The results of our survey are highly relevant to the continuing debate about corporate governance. Notwithstanding such visible scandal-driven departures as those of Calisto Tanzi from Parmalat and Franklin Raines from Fannie Mae, the compliance problems and regulatory investigations of the past few years have directly forced comparatively few CEO resignations. Indirectly, however, ethical problems have had an effect. Shareholders are not just intolerant of sustained subpar investor returns. They are also increasingly intolerant of accounting shenanigans that disguise poor performance and artificially inflate profits. Legislators, regulators, and boards of directors around the world are helping shareholders root out questionable practices within companies, further increasing demands on company leaders.
The shareholder activism we see reflected in CEO succession data is global in scope: Both total turnover and forced turnover are now greater in Europe and Asia than in North America. But the activism has very different implications for CEO turnover in each region of the world, reflecting differences in governance structures, history, and economics. (See Exhibit 2.)
Performance-related turnover of European CEOs reached record intensity in 2004, the highest level of forced turnovers in any region in any of the years we have studied. Total CEO turnover in Europe and Japan — 16.8 and 15.6 percent, respectively — also set new highs in 2004, nearly equaling the extraordinary 18 percent rate of turnover in North America following the dot-com crash in 2000. Just a few years ago, U.S. companies were the most likely to summarily fire their chief executive for poor performance. But over the last two years, European companies have begun to dismiss CEOs at a significantly higher rate: In 2004, 42 percent of CEO successions at European companies were related to performance, compared with 31 percent in the U.S. Turnover in Germany reached the highest levels we’ve seen in any major economy in any year of our survey, except for the U.K in 2000. Just a few examples: Ulrich Schumacher, founding chief executive of the Munich semiconductor manufacturer Infineon Technologies, was dismissed after five years at the helm; Wolfgang Urban resigned from retailer Karstadt Quelle after a three-year tenure; and Udo Stark stepped down after less than two years as CEO of the engineering corporation MG Technologies. (See Exhibit 3.)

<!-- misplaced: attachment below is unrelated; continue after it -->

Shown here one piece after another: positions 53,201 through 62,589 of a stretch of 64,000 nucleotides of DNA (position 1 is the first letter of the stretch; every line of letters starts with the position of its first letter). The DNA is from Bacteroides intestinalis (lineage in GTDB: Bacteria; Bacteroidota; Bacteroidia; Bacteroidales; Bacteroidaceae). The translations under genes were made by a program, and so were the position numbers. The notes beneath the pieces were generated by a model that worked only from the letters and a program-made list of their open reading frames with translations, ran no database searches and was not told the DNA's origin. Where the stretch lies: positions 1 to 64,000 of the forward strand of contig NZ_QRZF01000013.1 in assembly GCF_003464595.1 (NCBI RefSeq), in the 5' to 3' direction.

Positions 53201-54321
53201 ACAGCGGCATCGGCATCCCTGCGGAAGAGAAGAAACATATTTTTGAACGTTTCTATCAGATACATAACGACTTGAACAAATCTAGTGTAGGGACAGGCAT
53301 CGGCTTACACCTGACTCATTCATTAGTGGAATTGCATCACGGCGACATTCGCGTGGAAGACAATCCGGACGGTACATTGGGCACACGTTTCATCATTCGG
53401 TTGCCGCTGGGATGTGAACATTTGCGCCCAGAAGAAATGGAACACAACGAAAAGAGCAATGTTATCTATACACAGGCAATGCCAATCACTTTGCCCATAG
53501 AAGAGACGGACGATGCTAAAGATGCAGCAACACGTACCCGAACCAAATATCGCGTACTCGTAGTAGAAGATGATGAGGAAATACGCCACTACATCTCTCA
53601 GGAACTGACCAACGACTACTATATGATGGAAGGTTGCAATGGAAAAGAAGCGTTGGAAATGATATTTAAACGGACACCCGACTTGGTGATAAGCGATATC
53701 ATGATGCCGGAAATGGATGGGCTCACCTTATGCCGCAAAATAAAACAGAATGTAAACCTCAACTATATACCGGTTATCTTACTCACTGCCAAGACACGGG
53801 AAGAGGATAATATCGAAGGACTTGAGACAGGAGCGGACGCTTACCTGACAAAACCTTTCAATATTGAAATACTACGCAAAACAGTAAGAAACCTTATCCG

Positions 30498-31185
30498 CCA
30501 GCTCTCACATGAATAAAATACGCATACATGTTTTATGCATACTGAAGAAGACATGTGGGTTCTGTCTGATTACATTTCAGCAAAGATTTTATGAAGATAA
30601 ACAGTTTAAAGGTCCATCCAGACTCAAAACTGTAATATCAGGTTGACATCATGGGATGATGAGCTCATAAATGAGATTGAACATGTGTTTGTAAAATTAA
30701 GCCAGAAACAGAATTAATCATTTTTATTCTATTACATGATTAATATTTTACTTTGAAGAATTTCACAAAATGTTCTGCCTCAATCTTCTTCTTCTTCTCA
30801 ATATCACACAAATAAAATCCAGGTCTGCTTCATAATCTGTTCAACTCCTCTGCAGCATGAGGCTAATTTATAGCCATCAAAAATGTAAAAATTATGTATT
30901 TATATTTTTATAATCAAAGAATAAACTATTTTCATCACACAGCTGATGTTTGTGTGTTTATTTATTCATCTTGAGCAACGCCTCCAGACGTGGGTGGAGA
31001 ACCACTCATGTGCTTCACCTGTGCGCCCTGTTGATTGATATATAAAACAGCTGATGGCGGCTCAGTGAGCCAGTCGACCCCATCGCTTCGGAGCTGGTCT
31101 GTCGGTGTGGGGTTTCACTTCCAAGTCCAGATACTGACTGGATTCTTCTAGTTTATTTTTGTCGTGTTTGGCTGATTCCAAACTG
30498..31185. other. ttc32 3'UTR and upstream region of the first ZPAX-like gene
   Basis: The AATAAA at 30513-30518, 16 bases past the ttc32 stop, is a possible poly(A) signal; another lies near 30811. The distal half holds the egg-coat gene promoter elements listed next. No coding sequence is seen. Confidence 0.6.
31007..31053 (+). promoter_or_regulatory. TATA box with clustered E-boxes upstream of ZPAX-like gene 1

Recent governance reforms instituted in many European countries (such as the Tabaksblat Commission code in the Netherlands and the Higgs Report recommendations in the U.K.) offer part of the explanation. They have led many boards to become more proactive about risk management, and therefore quicker to depose a CEO whom they perceive as a potential liability. Shareholders are joining with supervisory boards, unions, and politicians in subjecting CEOs to far greater scrutiny than they received a few years ago.
European CEOs also face such challenges as the slow growth rate of the major European economies, their international exposure, and the limited opportunity in Europe to quickly drive up share prices through layoffs and restructuring. When global capital flows bump up against local or multiregional operations, it appears that the chief executive increasingly pays the price. Our colleague Klaus-Peter Gushurst, managing partner of Booz Allen Hamilton for Germany, suggests one other factor: a new generation of executives, in their 40s and 50s, coming to the fore with less support from their boards than their predecessors had.
The Asia/Pacific region (excluding Japan) exhibits even greater CEO turnover than Europe, although involuntary turnover is lower. Australia, which represents 18 percent of the large companies in the region, experienced exceptionally high turnover — 18.3 percent. This figure included many forced successions (36 percent of all succession events) and the retirement of two long-reigning CEOs, at Mirvac Groups (Bob Hamilton, 32 years) and Fosters (Ted Kunkel, 12 years).